What Schools Need to Know
Follow this guide for evaluating, implementing a security plan to decrease shooter response times
- By Danielle Myers
- October 01, 2021
As schools resume across the country this fall, safety
and security is top of mind for parents, faculty and
administrators alike. Traditionally, as security alerts
arise, schools address individual needs rather than
formulating a cohesive safety and security plan with
technology to reinforce it. This can cause a siloed approach to safety,
and gaps in safety plans. The following is a systematic guide for evaluating,
implementing and running a comprehensive, security plan for
Integrating Your Systems
Most school systems use a variety of technologies that typically have
separate jobs, such as access control, security cameras, and communications.
These are all important tools, but when siloed don’t create
a cohesive safety solution, rather, they only address a small set of
safety concerns, such as addressing mass communication needs but
not addressing point of entry vulnerability.
Instead, schools should examine ways they can actively prevent,
detect and triage security threats, such as mass shootings in realtime.
This starts with a safety audit of all policies, procedures and
technology currently in place to combat emergency situations, like an
active shooter situation. The audit process ofien reveals gaps in a
school’s safety plan and room for improvement, and an opportunity
to adopt additional technology and resources.
Additionally, schools should combine these systems under a single
platform to create an integrated safety solution. Implementing situational
awareness and response technology is a more proactive solution
for schools, as it unifies all of their security and safety systems
onto one platform to improve communication, workffow and operations
especially in an emergency situation. Time is of the essence in
critical situations and using technology to reduce the amount of time
the information takes to get to the proper people can save lives.
For example, schools may upgrade their cameras and access control
systems, but most do not have the ability to access the live feed in order
to alert staff about an incident unfolding in the building that is caught
on camera. This reactive approach results in a communication breakdown.
Implementing an automated alerting platform can turn alarms
from stand-alone systems, into detailed alerts for delivery to communication
endpoints. This means school administrators, teachers, and
other onsite personnel can receive real-time information about possible threats and can immediately initiate the appropriate response plan.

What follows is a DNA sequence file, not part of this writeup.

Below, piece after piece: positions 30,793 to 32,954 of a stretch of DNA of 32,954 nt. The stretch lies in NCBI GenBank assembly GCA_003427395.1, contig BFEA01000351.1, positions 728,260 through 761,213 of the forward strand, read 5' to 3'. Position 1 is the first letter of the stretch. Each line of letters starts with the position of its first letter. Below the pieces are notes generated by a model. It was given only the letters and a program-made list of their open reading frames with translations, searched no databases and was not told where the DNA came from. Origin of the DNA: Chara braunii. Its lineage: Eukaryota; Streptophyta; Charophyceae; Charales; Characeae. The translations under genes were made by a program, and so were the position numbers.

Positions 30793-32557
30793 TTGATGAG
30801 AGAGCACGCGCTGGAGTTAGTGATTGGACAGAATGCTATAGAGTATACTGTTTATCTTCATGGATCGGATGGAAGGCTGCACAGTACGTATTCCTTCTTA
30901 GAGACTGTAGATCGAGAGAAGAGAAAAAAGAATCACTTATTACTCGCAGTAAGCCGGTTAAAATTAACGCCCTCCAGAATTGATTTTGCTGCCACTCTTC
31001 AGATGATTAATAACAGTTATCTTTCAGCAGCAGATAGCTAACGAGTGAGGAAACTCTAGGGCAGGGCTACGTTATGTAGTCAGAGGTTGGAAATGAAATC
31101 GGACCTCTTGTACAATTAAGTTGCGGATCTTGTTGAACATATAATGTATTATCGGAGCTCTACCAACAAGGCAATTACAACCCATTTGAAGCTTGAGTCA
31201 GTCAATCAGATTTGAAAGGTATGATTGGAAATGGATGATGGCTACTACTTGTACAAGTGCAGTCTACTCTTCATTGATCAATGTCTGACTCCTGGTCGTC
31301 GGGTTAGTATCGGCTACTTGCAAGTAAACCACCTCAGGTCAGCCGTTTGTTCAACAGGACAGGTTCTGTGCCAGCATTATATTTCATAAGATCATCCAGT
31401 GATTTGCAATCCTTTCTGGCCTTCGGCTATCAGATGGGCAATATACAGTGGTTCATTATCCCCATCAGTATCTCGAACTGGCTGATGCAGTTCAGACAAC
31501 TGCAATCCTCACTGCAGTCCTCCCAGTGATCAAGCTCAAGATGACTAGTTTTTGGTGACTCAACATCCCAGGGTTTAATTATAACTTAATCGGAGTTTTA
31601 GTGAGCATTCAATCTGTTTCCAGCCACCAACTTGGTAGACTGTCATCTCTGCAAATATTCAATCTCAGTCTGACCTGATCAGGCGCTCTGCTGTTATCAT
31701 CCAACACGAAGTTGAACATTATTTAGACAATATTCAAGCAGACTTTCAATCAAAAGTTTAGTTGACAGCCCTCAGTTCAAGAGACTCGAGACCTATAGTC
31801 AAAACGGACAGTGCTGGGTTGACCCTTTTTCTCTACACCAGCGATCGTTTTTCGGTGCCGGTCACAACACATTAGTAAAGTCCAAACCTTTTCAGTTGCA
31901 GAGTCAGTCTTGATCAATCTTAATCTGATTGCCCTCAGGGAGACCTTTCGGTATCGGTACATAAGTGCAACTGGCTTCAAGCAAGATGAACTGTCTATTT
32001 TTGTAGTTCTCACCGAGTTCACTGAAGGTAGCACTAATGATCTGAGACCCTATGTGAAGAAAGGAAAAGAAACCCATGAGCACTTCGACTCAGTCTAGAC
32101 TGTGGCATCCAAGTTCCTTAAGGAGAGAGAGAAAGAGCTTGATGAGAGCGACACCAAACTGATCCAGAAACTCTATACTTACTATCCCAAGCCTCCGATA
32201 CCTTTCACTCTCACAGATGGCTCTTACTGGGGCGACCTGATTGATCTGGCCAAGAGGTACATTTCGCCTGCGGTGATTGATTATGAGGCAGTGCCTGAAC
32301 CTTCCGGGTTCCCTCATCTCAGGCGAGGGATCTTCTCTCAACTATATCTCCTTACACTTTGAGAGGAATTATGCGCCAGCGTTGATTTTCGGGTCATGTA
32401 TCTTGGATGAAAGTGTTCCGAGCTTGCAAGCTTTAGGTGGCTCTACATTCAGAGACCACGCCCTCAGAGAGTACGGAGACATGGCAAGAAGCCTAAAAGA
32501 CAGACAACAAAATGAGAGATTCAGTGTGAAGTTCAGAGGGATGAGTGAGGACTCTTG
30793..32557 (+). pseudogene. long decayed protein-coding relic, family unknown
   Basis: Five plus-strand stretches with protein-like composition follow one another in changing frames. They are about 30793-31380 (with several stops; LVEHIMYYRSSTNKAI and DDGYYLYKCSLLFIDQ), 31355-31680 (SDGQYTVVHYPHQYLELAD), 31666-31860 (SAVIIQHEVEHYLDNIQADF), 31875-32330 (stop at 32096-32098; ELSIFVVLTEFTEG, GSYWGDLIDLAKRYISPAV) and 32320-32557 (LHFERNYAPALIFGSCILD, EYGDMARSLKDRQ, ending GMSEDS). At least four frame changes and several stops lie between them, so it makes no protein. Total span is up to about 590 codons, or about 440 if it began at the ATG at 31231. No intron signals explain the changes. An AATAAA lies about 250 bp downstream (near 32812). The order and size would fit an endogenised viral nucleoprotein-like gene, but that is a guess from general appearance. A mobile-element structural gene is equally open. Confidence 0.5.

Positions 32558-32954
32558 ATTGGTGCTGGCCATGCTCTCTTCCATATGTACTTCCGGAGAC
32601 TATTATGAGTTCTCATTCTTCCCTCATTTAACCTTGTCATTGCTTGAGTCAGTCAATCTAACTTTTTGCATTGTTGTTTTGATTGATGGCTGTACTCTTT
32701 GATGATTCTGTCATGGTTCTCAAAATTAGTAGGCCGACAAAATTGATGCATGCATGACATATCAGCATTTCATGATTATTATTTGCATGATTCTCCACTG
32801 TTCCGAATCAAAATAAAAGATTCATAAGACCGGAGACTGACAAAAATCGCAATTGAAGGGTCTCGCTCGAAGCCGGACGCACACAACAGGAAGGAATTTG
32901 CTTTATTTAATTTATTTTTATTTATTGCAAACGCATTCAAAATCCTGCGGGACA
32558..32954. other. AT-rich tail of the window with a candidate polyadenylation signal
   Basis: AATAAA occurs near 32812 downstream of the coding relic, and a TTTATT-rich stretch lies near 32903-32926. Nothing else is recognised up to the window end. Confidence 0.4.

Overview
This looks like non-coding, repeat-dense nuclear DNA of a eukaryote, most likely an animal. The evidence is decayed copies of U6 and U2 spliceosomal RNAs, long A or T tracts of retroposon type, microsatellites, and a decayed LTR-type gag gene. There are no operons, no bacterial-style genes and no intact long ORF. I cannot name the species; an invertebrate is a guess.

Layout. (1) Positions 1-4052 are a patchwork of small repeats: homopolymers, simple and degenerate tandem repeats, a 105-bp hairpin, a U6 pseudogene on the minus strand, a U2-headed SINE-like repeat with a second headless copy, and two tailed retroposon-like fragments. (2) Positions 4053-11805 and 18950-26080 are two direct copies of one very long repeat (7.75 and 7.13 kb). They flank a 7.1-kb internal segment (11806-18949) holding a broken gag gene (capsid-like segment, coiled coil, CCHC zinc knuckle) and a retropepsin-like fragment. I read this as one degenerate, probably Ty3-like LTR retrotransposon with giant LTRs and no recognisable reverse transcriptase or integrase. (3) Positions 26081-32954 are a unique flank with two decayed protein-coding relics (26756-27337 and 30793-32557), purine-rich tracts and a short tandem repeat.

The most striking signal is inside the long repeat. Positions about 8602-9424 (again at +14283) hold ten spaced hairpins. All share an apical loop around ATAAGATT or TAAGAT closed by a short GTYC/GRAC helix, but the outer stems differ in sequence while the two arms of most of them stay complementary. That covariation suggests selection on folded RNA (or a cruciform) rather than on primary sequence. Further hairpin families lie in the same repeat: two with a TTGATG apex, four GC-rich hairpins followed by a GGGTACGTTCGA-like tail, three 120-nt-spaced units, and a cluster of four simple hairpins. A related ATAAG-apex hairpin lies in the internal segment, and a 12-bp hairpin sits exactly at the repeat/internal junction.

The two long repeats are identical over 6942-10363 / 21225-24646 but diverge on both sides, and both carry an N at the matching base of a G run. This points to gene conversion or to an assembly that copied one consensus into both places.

The live feed would be sent to first responders, such as law enforcement,
a school resource officer or a principal, in order to launch a
quick response. With today’s smarter networks and devices, plus an
automated alerting platform to tie them all together, it is easier and
more cost-effective than ever to create a safety and security bubble
over a single campus or entire district.
Monitoring Access Points
One way a school can integrate technology for optimal safety and security
is by auditing their entry points. While schools vary in their entry
practices from having a manual sign in at the front desk to keycard
entry, the doorway is the first point of access to each building. Entry
access control systems are essential for optimum security. The ideal
security system allows a person from anywhere in the building to both
see and communicate with visitors before entering the building. This
gives staffas much information as possible to make an informed decision
about which visitors should be allowed to access the building.
Rather than having an employee assigned to wait by the doors and
monitor entry, administrators can deploy automated alerting to allow
staffmembers to receive an alert on their phone containing detailed
information about any individual requesting building access; the alert
can even contain live video footage pulled from security cameras. The
employee can then permit access directly from their phone with the
push of a button or secure the building in the case of a threat.
Adding an extra level of security with credential tracking and permissions,
including key cards and pin codes, can be implemented
throughout the building as an added layer of caution. Lastly, integrated
cameras and building access sensors can allow access points to
be monitored with a notification should the building be breached
with a propped door to eliminate a threat early. Identifying areas of
improvement at access points is a great first step to establishing a
Alerting the Right People at the Right Time
In the case of an active shooter inside the building, situational awareness
technology notifies the right people, with the right information,
in the shortest amount of time. From notifying law enforcement to
employees and loved ones, technology can play a vital role in making
sure everyone is aware of the situation to respond quickly.
This cuts down on people wondering what to do if they see something
suspicious, or are in shock amid an emergency. Instead, a protocol